Personally, I like acronyms when it comes to naming products. For instance; "SDA" stood for 'S'tereo 'D'imensional 'A'rray. Or "RTA" for 'R'eal 'T'ime 'A'lligned and so forth. Catchy names not only sound stupid, but they also make the product sound like something it's not. Like, Nautilus---sounds like a health spa machine not a loudspeaker. Or Puppies...I mean come on, puppies? That's the most ridiculous name ever, next to Utopia. Numbers are simple to associate with, however, Polk doesn't exactly have the best track record with using numbers. For example, how many incarnations of any particular "numbered" model of speaker were there in which no defferentiation was was made to distiguish between them except maybe a stamp on the box which usually got discarded the same day they were brought home. To this day many people don't know the difference between an SDA-1, 1A, B or C. Or between a Monitor 10A or B or whatever. Polk has traditionally used acronyms to name speakers and their features, I think after already making an abortion out of the logo, you should stay in touch with something original and unique to Polk. Before you know it, "The Speaker Specialists" will be diversifying into electric garage door openers if you keep it up!
08-01-2001, 06:27 AM
mjmcg - EXACTLY.
This is what made Polk great:
a) Unique product - SDA Technology.
b) Big speakers - very big actually.
c) Cute Logo - it helps.
d) Simple design approach - understandable (count the drivers).
e) Unique sound - very flat frequency response.
f) Nice wood cabinets - the size of coffins (placed on end).
Come on Polk guys... you are pretty much selling to men.
Give us what we want:
a) Clean & simple
c) Big - REAL BIG.
d) Real Wood Graine
f) Incredible sound.
g) Undisputed quality
You did it once. It worked. Do it again and you will find - SURPRISE - It'll work again.
The one thing that Polk does very well at is Customer Support.
Thank you for that.
08-01-2001, 06:47 AM
I personally find the names to be tedious. Paradigm's speaker lines are ridiculously arcane. As great a speaker as it is (I will take Senor Grand's word) The Carver Amazing Platnum sounds like an info-mercial product.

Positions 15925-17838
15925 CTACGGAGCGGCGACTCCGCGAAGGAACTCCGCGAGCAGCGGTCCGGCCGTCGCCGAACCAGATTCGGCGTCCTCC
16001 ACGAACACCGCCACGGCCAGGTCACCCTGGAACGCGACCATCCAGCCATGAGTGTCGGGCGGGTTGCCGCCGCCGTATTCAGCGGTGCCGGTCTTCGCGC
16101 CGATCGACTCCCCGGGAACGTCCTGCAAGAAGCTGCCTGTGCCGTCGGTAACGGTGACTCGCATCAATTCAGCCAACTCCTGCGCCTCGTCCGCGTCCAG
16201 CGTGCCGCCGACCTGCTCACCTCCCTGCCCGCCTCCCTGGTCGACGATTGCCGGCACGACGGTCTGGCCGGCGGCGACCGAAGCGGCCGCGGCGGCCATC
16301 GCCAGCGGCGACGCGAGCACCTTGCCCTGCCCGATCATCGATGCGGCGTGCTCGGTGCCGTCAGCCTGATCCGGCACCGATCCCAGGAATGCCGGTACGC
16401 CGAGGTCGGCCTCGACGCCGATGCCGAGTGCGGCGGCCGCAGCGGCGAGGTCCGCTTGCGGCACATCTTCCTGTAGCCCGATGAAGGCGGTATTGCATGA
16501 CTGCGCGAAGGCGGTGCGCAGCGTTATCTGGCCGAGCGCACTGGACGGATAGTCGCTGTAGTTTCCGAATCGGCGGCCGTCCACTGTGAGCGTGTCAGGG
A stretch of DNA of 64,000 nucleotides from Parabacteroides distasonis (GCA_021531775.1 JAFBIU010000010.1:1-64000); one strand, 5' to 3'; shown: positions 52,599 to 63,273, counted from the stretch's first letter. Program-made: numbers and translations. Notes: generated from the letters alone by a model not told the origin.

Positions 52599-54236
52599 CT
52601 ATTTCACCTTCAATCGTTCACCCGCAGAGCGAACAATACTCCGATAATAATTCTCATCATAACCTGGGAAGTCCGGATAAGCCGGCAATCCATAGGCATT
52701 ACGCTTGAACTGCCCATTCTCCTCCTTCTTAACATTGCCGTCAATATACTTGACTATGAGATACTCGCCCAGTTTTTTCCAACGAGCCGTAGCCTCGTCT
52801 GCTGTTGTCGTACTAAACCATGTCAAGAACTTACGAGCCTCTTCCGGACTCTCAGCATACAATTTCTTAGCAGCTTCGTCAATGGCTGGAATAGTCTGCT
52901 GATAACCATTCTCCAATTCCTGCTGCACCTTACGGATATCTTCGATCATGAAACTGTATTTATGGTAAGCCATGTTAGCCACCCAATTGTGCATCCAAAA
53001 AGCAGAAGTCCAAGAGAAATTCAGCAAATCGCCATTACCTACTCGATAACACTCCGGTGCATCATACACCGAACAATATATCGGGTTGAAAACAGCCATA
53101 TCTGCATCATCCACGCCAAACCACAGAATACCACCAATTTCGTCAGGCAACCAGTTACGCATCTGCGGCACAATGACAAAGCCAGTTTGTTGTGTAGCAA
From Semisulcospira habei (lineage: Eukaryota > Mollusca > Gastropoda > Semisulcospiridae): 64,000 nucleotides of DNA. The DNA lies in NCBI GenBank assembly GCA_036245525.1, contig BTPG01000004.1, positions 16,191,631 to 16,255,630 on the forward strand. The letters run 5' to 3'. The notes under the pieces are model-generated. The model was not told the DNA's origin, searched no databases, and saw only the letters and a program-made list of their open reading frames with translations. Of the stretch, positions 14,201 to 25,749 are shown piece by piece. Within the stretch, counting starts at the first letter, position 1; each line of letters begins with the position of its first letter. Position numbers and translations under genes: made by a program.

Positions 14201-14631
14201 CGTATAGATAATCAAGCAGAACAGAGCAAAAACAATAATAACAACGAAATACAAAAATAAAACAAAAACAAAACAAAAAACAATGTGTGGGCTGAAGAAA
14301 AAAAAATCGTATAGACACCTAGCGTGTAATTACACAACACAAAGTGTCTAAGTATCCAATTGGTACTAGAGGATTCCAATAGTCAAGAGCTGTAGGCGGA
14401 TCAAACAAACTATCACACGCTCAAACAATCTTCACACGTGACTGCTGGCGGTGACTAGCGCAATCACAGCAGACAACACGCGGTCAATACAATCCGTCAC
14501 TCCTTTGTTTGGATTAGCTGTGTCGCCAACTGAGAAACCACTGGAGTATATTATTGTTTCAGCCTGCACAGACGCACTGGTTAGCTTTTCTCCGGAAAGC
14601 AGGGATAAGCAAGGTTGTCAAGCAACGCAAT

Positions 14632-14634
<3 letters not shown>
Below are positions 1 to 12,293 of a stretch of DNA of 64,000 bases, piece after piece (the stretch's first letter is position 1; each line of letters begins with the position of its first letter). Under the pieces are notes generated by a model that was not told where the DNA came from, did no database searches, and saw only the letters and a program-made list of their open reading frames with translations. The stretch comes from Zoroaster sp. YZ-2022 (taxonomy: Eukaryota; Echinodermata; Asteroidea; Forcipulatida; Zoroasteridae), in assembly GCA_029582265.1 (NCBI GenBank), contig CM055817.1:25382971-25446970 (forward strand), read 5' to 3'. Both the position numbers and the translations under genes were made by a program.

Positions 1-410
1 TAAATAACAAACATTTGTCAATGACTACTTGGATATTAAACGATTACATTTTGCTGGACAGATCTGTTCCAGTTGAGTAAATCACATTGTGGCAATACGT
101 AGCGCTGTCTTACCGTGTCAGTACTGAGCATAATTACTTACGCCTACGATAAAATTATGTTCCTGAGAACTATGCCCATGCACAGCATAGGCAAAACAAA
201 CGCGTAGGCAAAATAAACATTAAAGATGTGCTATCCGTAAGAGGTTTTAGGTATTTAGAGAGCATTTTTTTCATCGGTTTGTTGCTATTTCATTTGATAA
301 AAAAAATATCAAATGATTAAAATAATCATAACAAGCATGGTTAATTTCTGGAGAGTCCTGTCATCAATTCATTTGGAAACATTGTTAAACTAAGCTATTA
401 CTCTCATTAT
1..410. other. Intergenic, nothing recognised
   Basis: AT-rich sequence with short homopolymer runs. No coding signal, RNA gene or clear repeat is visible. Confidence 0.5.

The abbreviation plus the model number works for me. Simple. It says to me that you are more interested in the product itself as opposed to spending a fortune on a catchy title.
08-01-2001, 09:11 AM
Hey, you guys are good!
mjmcg, rskarvan and TroyD: you all make really important and cogent points. You're really helping me, too, as I think this thru. I really appreciate your insight and suggestions. That's very cool.
I'll keep you updated on my progress. (And you have to know that your input is very important to other people here at Polk as well.)
Thanks guys! Please, continue the debate if you have more to say on this topic.
08-01-2001, 10:41 AM
The most rediculous product naming scheme is in car audio by Blaupunkt. Very, very confusing.
Product numbers should make sense. They should reflect something like powerhandling or, they should be sequenced to reflect relative status on the audiophile ladder.
Caterpillar engines come to mind:
3406, 3408, 3412
(34 3.4L per cylinder - 06, 08, 12 is the number of cylinders).
D7G, D9L, D11N
D = Diesel
7, 9, 11 = relative product size (Horsepower)
G, L, N = design level (newer models)
08-01-2001, 11:14 AM
Sheesh, I just had a look at the Blaupunkt products.
What a great argument for NOT having names!
I have to take another look at what I'm doing and hope none of my names are as goofy as those names. "Skyline"? "Funline"? What are these, amusement park rides?
08-01-2001, 01:29 PM